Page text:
Here comes Peter Cottontail …
And Jane Hersey wants to make sure his basket isn't full of red 3, red 40, green 3, blue 1 and 2, yellow 5 and 6 and other synthetic dyes that come from petroleum, often made in China.
Hersey, national director of the Feingold Association of the United States, doesn't knock the consumption of Easter candy altogether. She says parents just need to ensure their kids eat "natural" candy instead of those with the synthetic dyes and flavorings.
The synthetic dyes have been associated with hyperactivity, irritability, fear and depression.
Hippity, hoppity, Easter's on its way …
"It drives me crazy that people are using this stuff," Hersey said.
"This technology has gotten more and more sophisticated," she said. "You can have a product that looks like a food and tastes like food but doesn't have any food in it."
Bringing every girl and boy, baskets full of …
Red dye No. 40?
Candymakers and food manufacturers use red dye 40 to color candy and even as part of the substitute for real strawberries. You can find the colorings in M&Ms, some jelly beans and even McDonald's strawberry sundaes.
Children are particularly vulnerable to the effects of the dyes because their bodies are still developing, researchers say.
"There's strong evidence that food dyes cause hyperactivity," said Dr. Michael F. Jacobson, executive director of the Center for Science in the Public Interest. "It's stupid to use dyes, especially in food consumed by kids."
The whole dye issue could be eliminated if candy weren't the focus of children's diets to begin with, Jacobson said.
"The primary concern is that kids are eating that kind of food instead of fruit," he said.
The United Kingdom eliminated the use of dyes in its candies and other foodstuff. M&Ms in England are all natural as are the strawberry sundaes at McDonald's in England.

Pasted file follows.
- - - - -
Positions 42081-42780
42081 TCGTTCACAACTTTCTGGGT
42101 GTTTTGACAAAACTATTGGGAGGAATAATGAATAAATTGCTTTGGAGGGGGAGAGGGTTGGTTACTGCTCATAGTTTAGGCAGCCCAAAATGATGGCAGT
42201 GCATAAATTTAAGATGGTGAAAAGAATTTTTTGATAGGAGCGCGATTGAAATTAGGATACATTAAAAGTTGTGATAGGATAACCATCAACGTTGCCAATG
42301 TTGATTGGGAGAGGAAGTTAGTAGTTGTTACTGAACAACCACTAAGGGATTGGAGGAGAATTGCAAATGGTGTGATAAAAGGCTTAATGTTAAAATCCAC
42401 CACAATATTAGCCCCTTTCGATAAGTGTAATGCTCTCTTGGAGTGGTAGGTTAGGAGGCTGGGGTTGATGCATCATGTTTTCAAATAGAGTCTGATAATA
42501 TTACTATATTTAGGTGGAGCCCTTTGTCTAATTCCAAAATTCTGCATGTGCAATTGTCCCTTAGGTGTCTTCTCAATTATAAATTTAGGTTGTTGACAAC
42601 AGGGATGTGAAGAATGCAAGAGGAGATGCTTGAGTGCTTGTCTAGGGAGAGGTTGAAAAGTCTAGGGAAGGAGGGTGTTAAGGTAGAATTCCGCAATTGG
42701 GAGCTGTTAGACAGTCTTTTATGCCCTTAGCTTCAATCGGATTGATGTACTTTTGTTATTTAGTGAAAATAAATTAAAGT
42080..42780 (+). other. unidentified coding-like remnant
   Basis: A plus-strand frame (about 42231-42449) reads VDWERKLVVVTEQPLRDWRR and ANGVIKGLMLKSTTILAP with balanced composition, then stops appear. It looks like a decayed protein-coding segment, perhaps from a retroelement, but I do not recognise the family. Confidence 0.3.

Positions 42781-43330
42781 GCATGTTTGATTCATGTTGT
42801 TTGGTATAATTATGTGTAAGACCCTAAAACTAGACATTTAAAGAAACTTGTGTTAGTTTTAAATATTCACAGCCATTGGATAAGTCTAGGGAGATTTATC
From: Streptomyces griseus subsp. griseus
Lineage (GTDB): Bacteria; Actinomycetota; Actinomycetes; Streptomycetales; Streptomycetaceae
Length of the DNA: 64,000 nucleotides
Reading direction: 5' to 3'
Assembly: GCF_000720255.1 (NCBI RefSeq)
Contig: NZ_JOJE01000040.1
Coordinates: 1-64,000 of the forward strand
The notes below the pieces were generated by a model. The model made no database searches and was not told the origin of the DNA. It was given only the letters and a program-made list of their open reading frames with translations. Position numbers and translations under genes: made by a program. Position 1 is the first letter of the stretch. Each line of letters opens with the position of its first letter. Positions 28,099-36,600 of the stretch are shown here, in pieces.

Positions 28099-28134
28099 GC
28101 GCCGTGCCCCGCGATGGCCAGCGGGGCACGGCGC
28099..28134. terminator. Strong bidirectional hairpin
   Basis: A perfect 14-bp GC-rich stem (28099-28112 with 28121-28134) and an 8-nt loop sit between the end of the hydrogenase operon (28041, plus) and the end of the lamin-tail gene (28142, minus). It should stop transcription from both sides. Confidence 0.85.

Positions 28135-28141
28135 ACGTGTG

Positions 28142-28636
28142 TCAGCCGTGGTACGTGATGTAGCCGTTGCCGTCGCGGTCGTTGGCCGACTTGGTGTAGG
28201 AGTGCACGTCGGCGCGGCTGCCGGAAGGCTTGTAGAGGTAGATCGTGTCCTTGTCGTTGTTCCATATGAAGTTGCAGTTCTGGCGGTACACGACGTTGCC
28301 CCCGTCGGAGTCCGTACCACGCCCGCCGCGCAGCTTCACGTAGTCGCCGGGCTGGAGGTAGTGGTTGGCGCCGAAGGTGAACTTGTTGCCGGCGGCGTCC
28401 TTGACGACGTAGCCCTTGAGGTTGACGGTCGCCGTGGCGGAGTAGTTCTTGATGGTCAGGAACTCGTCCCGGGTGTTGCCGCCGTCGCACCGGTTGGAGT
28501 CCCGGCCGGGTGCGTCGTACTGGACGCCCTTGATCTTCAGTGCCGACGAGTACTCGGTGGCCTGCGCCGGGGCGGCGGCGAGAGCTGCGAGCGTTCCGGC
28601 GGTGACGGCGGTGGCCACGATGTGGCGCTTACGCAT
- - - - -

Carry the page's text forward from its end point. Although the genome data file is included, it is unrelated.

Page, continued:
U.S. companies continue to offer the dyes because, well, people keep buying them. The dyes run cheaper than real fruit, so more money can be made.
Do I hear the word greedy?
There are some companies that do keep the consumer in mind and are moving away from the dyes.
Last fall, for example, the folks at Necco, makers of the colorful, sweet wafers and other candies, stopped using dyes in their candies and now use all-natural products.
"We were able to update our ingredient list to remove the 'fake stuff' while staying true to the original Necco wafers that people have loved for generations," Jackie Hague, vice president of marketing for the New England Confectionery Co., said in a statement about the change.
But if you're not consuming the new natural Necco products, then here's the edge about dealing with the "fake stuff":
• Check the label for colorings. If the label says color followed by a number, those are the synthetic dyes you want to avoid.
• Use natural colorings for color in your own food.
• Beware other synthetic material, such as flavorings. Instead of real vanilla, some chocolates contain the artificial "vanillin" as a flavoring agent.
• Eat fruit. Okay, this should go without saying, but, hey, we need to eat more fruit rather than the depressing, irritating, fear-mongering dyes that are making everyone crazy.
Ivan Penn can be reached at firstname.lastname@example.org or (727) 892-2332. Follow him on Twitter at www.twitter.com/Consumers_Edge and become a fan of Consumer's Edge on Facebook.